Labor & Agents: Playing Ball Labor & Agents: Rosenthal takes charge Hollywood agencies gather up broadcast talent CSE Talent adds baseball agency Labor & Agents: Mahomes moving up MLBPA built assets in late stage of CBA Wasserman: Ex-employee aided Fegan Labor & Agents: Montag reps Caron Butler Colas lands potential WNBA No. 1 pick Labor & Agents: Suiting up
Upcoming Conferences and Events
May 31 - Jun 1
SBJ/June 9 - 15, 2003/Labor Agents
Babby brings billable hours to baseball
Published June 9, 2003
When basketball agent Lon Babby decided late last year to expand his practice to include baseball, the sport in which he cut his teeth as a contract negotiator, he found that his hoops life had taken an eraser to all that came before it.
"I spent 15 years in baseball, but now it seems I'm known as a basketball guy," said Babby, a Williams & Connolly partner who served as general counsel of the Baltimore Orioles before hanging out his shingle as a basketball agent in 1994. "When I moved to the players' side of the negotiating table, I felt there had to be a period of time where I was not involved in baseball. There's a new collective-bargaining agreement in place now. The time is right."
Babby client Rickie Weeks, the No. 2 pick
So, Babby says, is the player.
The Milwaukee Brewers selected Babby's first baseball client, Southern University second baseman Rickie Weeks, with the second pick in Major League Baseball's amateur player draft, held last week. Based on history, the No. 2 pick can expect a signing bonus in the neighborhood of $4 million.
For many agents — or, in the case of baseball, "legal advisers" — a bonus like that could mean a big payday. Major agents typically collect a commission of about 5 percent on a first contract.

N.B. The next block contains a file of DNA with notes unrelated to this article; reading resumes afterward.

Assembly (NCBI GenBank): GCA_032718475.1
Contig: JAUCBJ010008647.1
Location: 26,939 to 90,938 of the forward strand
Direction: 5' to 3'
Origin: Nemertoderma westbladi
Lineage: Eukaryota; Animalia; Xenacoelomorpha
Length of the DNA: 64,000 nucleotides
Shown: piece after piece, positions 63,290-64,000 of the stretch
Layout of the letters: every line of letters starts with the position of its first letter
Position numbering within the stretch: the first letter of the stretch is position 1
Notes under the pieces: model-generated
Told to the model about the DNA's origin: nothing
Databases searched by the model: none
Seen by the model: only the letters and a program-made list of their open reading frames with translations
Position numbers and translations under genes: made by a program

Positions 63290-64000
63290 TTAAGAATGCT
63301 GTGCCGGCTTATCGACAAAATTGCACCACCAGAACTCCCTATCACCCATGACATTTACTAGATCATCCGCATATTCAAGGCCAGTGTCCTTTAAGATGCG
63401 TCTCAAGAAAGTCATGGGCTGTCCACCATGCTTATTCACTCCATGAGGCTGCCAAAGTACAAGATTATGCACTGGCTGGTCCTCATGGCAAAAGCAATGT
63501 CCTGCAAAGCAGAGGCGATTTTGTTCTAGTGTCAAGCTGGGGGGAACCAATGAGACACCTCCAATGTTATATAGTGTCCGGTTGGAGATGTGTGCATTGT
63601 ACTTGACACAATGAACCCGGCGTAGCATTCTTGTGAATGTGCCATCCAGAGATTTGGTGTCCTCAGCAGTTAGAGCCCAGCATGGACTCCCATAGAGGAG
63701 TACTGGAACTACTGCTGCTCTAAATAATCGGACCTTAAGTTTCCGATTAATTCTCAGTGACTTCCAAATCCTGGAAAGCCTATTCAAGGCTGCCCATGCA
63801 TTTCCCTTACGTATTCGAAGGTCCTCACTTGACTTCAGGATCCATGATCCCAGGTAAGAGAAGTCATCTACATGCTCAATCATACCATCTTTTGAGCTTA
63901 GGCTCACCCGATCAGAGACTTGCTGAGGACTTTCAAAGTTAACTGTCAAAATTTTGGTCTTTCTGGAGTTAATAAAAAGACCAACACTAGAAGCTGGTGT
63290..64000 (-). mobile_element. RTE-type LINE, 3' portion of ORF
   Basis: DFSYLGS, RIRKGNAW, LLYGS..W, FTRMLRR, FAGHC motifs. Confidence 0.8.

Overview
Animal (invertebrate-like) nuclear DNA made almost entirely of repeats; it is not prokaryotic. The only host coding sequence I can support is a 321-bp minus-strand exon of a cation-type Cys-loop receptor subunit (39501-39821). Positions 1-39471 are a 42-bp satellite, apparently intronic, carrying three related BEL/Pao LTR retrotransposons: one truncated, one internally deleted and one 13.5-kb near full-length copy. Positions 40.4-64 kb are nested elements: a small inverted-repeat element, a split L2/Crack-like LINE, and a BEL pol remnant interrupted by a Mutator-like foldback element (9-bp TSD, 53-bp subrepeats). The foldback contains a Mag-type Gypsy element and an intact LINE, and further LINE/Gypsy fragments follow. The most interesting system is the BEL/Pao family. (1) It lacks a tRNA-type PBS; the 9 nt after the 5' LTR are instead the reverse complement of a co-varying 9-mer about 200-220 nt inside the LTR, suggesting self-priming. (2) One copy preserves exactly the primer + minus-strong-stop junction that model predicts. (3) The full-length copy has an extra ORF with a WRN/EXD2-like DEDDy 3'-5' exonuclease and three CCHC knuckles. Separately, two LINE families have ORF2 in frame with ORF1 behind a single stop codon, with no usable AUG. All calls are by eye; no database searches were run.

Babby won't collect any.
Instead, he will bill Weeks for the work he does at an hourly rate, a practice that he used to distinguish himself in basketball, where the philosophy attracted Grant Hill, who became the foundation for a practice that has grown to include Tim Duncan and about a dozen other NBA players.
Some athletes are turned off by the idea of billable hours, fearing that a ticking meter will yank thousands from their accounts each time they pick up the phone. Sports lawyers estimate the hourly fee of a D.C.-based lawyer at about $500 per hour.
Babby counters that his fees are capped at a certain level, regardless of the time he spends, so that players end up with a better deal than they'd get if they paid a standard commission.
"It's been great for the players in basketball and it should be great for the players in baseball," Babby said. "We'll keep track of the time that we're advising the player, and if he signs and gets paid, we'll get paid for the time that we worked. If not, we won't."
Babby concedes that billing by the hour isn't comfortable for all clients. That's why he said it was important that he chose carefully when deciding which players to recruit this year.
Babby and the associate who is helping him build his baseball practice, Damon Jones, identified Weeks as one of two players in this year's draft that they'd go after. After contacting Weeks' coaches and parents, Babby arranged a meeting between Weeks' family and Hill's mother.
Soon after, Weeks committed to Babby.
"I told Rickie Weeks that he'd be our Grant Hill of baseball," Babby said. "It's like lightning striking twice. I think he's the right guy to build this practice around."